While most modern fast food chains have since followed suit and created handheld ways to start your day, the McMuffin was controversial at the time, even within the McDonald's corporate circle. Owner Ray Kroc wrote in his autobiography that "it was a crazy idea — a breakfast sandwich," and even admitted that, had he not tried it himself, he would have dismissed the whole thing (via The Washington Post). 

Luckily, we don't live in that timeline. With McMuffins leading the charge, McDonald's breakfast swiftly became a juggernaut. The menu item's combination of flavors and convenience captured the hearts and stomachs of hustling breakfast lovers worldwide and forever changed the day's most important meal.

The fun meal

When marketing products to children, a splash of color and a special treat can make all the difference. Convincing fully developed frontal cortexes (that is, adults) to pull into the drive-through may be challenging, but you can nearly always captivate their kids with flashy advertising and let them take care of the rest. Today's fast food industry spends billions marketing to minors, more often than not sending them to a kids meal similar to what the Burger Chef restaurant first cooked up. 

This now-defunct fast food pioneer was the first known restaurant to come up with the classic burger, fries, and drink combo. It also revolutionized the industry by dropping toys in bags and calling it the Fun Meal. The chain even teamed up with the "Star Wars" franchise to create mealsw specifically targeting children. The Fun Meal enjoyed a six-year run as one of the only kids' meals around until McDonald's introduced its Happy Meal in 1979. The rest is history. 

Ronald McDonald may have stolen the Burger Chef's thunder, but the failed chain will forever rest in the fast food hall of fame for finding a way to get the whole family to stop in. From that point onward, the industry recognized the enormous potential of appealing to young palates, unleashing a wave of whimsical meals and toys that have carved out a permanent home in countless childhood memories.

IN-N-Out's Animal Style

In-N-Out has built a cult following off a menu with only three meal items. Part of the company's success is due to its use of fresh ingredients, including fries cut on the spot, and a lack of in-store microwaves, freezers, or heat lamps. But another huge key to its brand is an epic secret menu spearheaded by something known as "Animal Style." Ordering Animal Style is a flavor-packed way to upgrade your trip to the west coast. It uses mustard, onions, pickles, and In-N-Out sauce to enhance your Double Double or drop a cheesy, oniony, saucy bomb on your fresh-cut french fries. 

The special sauce that makes up a successful secret menu seems to be customer service. Company brass at In-N-Out promises that they never workshopped different names or flavor combinations that led to these concoctions. Instead, they claim that they encourage franchises to serve food exactly as the customers desire, and let the clients handle the press. This special order has become an open secret amongst In-N-Out fans and influenced numerous imitations across the fast food landscape.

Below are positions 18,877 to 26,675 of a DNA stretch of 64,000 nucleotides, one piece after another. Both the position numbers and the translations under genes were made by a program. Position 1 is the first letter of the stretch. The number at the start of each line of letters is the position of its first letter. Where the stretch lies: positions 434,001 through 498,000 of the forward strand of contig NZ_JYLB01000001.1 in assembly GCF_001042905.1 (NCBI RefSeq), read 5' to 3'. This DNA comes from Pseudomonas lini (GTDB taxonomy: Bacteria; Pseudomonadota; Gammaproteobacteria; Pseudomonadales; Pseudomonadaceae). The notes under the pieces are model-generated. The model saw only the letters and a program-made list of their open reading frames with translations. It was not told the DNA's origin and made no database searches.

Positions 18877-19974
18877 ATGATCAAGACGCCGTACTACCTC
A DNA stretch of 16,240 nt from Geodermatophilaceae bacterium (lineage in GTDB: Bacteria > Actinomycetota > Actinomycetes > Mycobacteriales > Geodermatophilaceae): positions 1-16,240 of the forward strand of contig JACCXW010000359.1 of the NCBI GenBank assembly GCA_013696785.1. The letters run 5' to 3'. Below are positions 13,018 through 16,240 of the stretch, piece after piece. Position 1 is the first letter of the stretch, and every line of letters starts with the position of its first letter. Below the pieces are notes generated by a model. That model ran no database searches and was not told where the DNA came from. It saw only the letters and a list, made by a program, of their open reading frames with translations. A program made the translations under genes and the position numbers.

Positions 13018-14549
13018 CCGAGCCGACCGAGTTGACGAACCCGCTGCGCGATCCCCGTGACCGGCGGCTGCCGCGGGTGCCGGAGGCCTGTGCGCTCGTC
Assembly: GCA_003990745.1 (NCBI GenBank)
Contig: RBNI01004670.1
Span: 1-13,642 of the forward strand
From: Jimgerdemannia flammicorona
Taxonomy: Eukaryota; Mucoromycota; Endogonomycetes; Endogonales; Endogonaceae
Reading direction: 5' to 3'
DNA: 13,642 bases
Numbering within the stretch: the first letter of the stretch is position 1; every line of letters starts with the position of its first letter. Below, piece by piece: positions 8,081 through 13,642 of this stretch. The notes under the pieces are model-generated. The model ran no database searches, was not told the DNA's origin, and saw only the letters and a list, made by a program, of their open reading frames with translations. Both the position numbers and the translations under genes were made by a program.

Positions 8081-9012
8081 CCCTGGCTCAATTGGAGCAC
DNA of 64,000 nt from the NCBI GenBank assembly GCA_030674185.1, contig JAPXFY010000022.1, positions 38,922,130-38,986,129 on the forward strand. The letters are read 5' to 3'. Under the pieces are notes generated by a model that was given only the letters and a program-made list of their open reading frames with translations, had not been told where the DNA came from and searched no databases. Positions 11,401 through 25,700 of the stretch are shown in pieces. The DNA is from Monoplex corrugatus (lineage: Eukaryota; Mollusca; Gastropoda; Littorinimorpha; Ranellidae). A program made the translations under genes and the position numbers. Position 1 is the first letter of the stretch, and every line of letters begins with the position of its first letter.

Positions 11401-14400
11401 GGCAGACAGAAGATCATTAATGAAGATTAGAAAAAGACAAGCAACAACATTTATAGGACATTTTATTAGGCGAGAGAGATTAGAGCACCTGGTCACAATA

Regardless of the company's intentions, animal style is a smash hit. It creates a sense of camaraderie among loyal customers, making them feel like part of an inside joke. Other brands have tried to cultivate their own secret menus through press releases or reportedly forcing employees to burn their fingers for quesadilla burritos. However, no one can quite yet replicate the grassroots movement that is Animal Style

Starbucks' Pumpkin Spice Latte

You can throw out the Gregorian calendar. Fall starts when the Pumpkin Spice Latte is back on the Starbucks menu. The flavored coffee drink typically appears at Starbucks locations towards the end of August and gets drinkers through the changing weather with a splash of cinnamon and nutmeg. In 2022, even during a union-busting controversy, Starbucks posted its best week of sales ever in part because of its iconic latte. 

The Pumpkin Spice Latte received an essential facelift after 2015 when the chain included real pumpkins in the PSL mix. The Pumpkin Spice Latte has enjoyed a meteoric rise in search interest and caused pumpkin and pumpkin-spiced sales to skyrocket. In 2022 alone, it was estimated that Americans spent over $500 million on pumpkin-spiced products.

It's not necessarily new, as pumpkin pie spice has been marketed to customers since the 1930s, but nobody has gotten it into the hands of more Americans than Starbucks. The rise of the PSL can be credited to a well-crafted social media presence that successfully rebranded pumpkin spice as an autumnal event that landed a spot right next to comfy sweaters in the fall pantheon. Many companies have since followed in Starbucks' seasonal footsteps, but nothing says fall quite like the coffee chain's PSL.

McDonald's' McRib

The McRib, a menu item that has mastered the art of playing hard to get, first bid farewell to the McDonald's menu in 1985. In the decades since, the sandwich has embarked on more farewell tours than KISS. Its second grand adieu happened in 2005 when the rib sandwich said goodbye with a Farewell Tour '05 website. 

Yet, the McRib enjoyed three more swan songs over the next three years before spending four years out of the national spotlight. There were regional sightings, while dedicated fans set up McRib trackers and took off on McRoad trips in search of the saucy sandwich. The McRib's delayed release saved Christmas 2012. It has since popped up time and time again, always disappearing just as quickly as it came. McDonald's leans into McRib's transient nature at every opportunity, acknowledging that taking it away and bringing it back sparks interest and playing coy with press releases and social media posts.